Occupational injuries and diseases are not limited to sore wrists and the occasional cold. Workers routinely contract crippling conditions just from carrying out their daily work duties. The government wants to rectify this by addressing the most common cause of work-related deaths: asbestos.
On 30 January 2014, the government passed the Mesothelioma Act 2014 to create the Diffuse Mesothelioma Payment Scheme, a new insurer-funded compensation scheme for victims of diffuse mesothelioma who are unable to trace a liable former employer, or employers’ liability insurer, that negligently exposed them to asbestos. On 1 July 2014, the Diffuse Mesothelioma Payment Scheme (Amendment) Regulations 2014 will come into effect and increase the average payments the scheme awards to mesothelioma victims.
Mesothelioma is a cancer of the lining of internal organs, such as the lungs, and almost always arises from asbestos exposure. Because mesothelioma is a disease with latent symptoms, it can take 40 or 50 years to diagnose the disease after initial exposure. Most cases are therefore diagnosed in the late stages, and only when the disease’s non-specific symptoms become very noticeable. The confluence of these factors means that life expectancy after diagnosis averages eight to nine months.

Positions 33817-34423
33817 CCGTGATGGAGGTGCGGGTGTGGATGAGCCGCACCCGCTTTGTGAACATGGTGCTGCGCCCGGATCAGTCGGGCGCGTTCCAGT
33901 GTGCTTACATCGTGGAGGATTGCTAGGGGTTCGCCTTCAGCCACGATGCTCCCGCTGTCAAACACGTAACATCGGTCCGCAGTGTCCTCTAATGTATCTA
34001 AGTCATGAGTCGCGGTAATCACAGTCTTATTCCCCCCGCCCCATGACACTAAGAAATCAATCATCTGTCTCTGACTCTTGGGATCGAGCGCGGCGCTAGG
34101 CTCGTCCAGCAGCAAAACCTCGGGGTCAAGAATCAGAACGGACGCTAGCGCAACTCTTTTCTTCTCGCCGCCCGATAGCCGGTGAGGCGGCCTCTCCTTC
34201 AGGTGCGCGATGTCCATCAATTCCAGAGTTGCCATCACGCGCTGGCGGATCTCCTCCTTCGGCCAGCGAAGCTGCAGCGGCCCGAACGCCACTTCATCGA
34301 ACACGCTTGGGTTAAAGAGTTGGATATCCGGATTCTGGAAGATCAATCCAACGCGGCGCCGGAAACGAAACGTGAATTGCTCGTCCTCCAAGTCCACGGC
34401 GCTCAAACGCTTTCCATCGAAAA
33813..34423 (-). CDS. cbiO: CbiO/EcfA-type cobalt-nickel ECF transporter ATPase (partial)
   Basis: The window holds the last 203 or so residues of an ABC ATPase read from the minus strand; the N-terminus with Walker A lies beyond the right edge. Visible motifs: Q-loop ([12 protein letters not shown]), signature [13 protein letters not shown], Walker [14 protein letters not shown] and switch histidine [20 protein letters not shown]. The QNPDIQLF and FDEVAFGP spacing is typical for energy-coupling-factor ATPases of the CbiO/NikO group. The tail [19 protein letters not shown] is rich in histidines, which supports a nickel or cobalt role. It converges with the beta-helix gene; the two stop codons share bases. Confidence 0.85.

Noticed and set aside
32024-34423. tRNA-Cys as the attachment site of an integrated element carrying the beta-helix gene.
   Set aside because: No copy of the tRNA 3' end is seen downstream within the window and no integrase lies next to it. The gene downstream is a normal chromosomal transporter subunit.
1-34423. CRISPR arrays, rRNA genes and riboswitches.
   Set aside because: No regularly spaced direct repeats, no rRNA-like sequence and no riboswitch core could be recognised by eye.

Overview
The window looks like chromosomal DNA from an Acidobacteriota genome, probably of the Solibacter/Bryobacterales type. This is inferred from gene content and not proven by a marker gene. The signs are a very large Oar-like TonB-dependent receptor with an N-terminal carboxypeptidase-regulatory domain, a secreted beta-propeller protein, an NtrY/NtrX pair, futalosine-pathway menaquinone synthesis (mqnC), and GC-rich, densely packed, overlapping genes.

Victims of work-related mesothelioma often struggle to find a culpable party to sue for damages due to the long period between exposure and diagnosis. Over this time companies can become insolvent, and their insurance records can become incomplete or lost.
Starting 1 July 2014, the government will increase the average payments of £115,000, which is 75 per cent of average civil damages, to £123,000, which is 80 per cent of average civil damages. The scheme will also pay £7,000 towards victims’ legal costs. It is expected to pay out to over 800 eligible people in 2014 and 300 people for each successive year until 2024.
People or their dependants are eligible for payment under this scheme if they were first diagnosed on or after 25 July 2012, are able to prove a work-related asbestos exposure, and are unable to sue because their employers or insurers cannot be traced or found.